To care for others in the dying process, the nurse must explore his or her own feelings about mortality and death and dying. Understanding self provides a perspective to cope with and then support clients and families experiencing pain and grief. The other options are helpful in determining appropriate nursing care but not the first step.

12. A client has learned of a terminal illness and impending death. The client asks the nurse to explain the concepts and care that are provided under the definition of palliative care. Which of the following would the nurse include in the explanation for this client? Select all that apply.
A) Provides pain relief
B) Includes chemotherapy
C) Integrates spirituality
D) Hastens death
E) Offers a team approach to care
F) Enhances quality of life
Ans: A, C, E, F
The principles of palliative care include providing relief from pain and distressing symptoms. In the early course of disease, chemotherapy and radiation may be used to define care needed, but in the later stages, chemotherapy is typically not used. Psychological support including spirituality and bereavement counseling for family members is available. The care does not hasten nor postpone death but is aimed at enhancing a quality of the life that is remaining. A team approach meets the needs of the client and family.

13. When considering care for the dying, which awareness, by the nurse, provides the best rationale for general nursing care?
A) Comfort measures are essential during this period.
B) Death is the final stage of growth and development.
C) Care for grieving family members is important.
D) Technology extends death and dying.
Ans: B
When providing nursing care for the dying, it is important to recognize that death is natural, universal, and the final stage of growth and development. Comfort measures and care for grieving family members are specifics that guide nursing interventions. Technology does not always extend death and dying.

14. The nurse is caring for a client who just learned of his terminal diagnosis. After the physician leaves, the nurse remains to answer further questions so that the client can make an informed decision about further treatment. By providing all available information, the nurse is promoting which ethical principle?
A) The principle of justice
B) The principle of nonmaleficence
C) The principle of fidelity
D) The principle of autonomy
Ans: D
By promoting open discussion and informed decision making, the nurse is empowering the client to make his own decisions leading to autonomy. The principle of justice requires fairness and justice to all clients. The principle of nonmaleficence requires that nurse does not intentionally or unintentionally inflict harm on others. The principle of fidelity maintains that nurses are faithful to the care of the clients.

15. A nurse is caring for a terminally ill client who is receiving chemotherapy and radiation for an aggressive lung cancer. The treatment success is limited in shrinking the tumor, and the treatments are making the client very ill. The client states, I feel that I would like to stop treatments. I would like to enjoy the time that I have remaining with my family. Which emotional reaction does the nurse recognize that the client is experiencing?
A) Denial
B) Bargaining
C) Anger
D) Acceptance
Ans: D
In the final stage, dying clients accept their fate and makes peace spiritually and with those to whom they are close. Clients begin to detach themselves socially and wish to be with only a small group of close friends and family. The other options are stages that occur earlier in the process.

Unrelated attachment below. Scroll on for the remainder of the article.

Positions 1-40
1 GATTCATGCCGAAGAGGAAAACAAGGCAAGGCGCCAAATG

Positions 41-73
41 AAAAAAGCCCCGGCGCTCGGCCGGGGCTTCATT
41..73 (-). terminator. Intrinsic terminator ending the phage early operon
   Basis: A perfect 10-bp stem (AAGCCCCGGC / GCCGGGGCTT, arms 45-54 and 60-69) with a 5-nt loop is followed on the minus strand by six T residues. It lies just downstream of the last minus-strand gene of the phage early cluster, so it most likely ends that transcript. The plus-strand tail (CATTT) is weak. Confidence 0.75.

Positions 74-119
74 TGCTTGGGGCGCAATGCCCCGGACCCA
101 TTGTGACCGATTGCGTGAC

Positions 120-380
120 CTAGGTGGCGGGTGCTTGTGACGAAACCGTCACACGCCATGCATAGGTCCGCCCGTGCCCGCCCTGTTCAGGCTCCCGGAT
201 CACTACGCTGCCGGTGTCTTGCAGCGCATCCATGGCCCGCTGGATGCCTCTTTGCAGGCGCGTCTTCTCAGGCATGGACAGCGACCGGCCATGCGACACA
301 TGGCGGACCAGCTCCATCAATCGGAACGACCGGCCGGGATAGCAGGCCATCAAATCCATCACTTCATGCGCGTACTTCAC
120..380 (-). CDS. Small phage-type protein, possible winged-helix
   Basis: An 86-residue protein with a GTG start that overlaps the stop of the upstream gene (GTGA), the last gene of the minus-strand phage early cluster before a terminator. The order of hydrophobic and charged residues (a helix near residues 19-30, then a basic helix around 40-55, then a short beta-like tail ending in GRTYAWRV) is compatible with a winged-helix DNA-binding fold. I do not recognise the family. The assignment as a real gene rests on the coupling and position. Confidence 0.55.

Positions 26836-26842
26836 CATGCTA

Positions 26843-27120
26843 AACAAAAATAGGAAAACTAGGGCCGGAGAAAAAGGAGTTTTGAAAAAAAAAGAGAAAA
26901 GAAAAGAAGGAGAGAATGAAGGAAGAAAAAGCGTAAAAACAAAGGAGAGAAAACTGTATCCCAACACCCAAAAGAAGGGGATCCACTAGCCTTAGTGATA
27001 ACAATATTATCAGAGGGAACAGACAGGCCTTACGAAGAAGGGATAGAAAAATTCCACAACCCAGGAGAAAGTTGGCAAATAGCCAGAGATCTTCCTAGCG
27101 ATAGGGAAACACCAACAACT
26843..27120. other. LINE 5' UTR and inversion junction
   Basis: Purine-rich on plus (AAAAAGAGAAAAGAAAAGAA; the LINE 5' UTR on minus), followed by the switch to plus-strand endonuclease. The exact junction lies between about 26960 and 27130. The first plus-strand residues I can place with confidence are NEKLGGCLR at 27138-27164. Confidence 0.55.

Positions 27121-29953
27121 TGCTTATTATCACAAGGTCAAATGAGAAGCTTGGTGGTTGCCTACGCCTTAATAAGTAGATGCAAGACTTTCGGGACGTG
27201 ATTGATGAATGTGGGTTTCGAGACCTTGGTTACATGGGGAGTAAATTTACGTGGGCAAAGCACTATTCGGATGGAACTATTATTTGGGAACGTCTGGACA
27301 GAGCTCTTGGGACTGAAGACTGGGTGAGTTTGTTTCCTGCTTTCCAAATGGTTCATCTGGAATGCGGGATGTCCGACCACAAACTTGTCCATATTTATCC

16. The nurse is caring for a client who has diminished lung function due to emphysema. The terminally ill client is short of breath on exertion and states he has difficulty sleeping in bed. The client states, I am so afraid of getting any worse. Which statement, by the nurse, assists the client in sustaining hope?
A) Do not worry, I will be here for you to help you with your needs.
B) I will talk with the physician to determine the next step in your care.
C) Your grandchild is almost here, and you will enjoy seeing it.
D) I hear you say that you are not sleeping well.
Ans: B
The client is assisted in hopefulness by believing that the healthcare team will make his remaining days meaningful. By conveying a sense that the nurse will discuss the clients condition with the physician, the client recognizes that the healthcare team will use whatever treatment and comfort measures are available. Telling a client not to worry is not therapeutic and is condescending. Waiting for a grandchild does not address the clients thought. Reflecting what the client said for clarification opens communication but does not instill hopefulness.

17. The nurse is caring for a 90-year-old male who has never completed an advanced directive. The man has a son but has not seen him in several years. A neighbor has assisted him with meals and housecleaning for many years. The neighbor states that the client expressed only wanting to have comfort measures. The estranged son wants his father to be treated aggressively. Which would be the nurses initial step?
A) Follow the sons directive.
B) Follow the neighbors directive.
C) Assess the clients ability to state wishes.
D) Notify the physician of the discrepancy.
Ans: C
It cannot be assumed that the client is unable to make his own decisions just because of his advanced age. Before any other person is asked about the clients wishes, the client needs to be asked first. The physician, who has a healthcare relationship with the client, may also have documented information about wishes.

18. A terminally ill client is admitted to a hospice facility. The client has an advanced directive indicating that no heroic measures be used to prolong life. What is the most appropriate nursing action when death appears imminent?
A) Sit quietly and stroke the clients hand.
B) Notify the clients clergy of the potential for death.
C) Call the funeral home to notify of imminent death.
D) Move the client to a private room.
Ans: A
The nurses greatest gift to give the client at the end of life is to spend time with the client. That time can be spent quietly. This helps the client to not feel abandoned and to die with dignity. It is premature to notify the clergy or funeral home. The nurse would not move the client to another room at this time.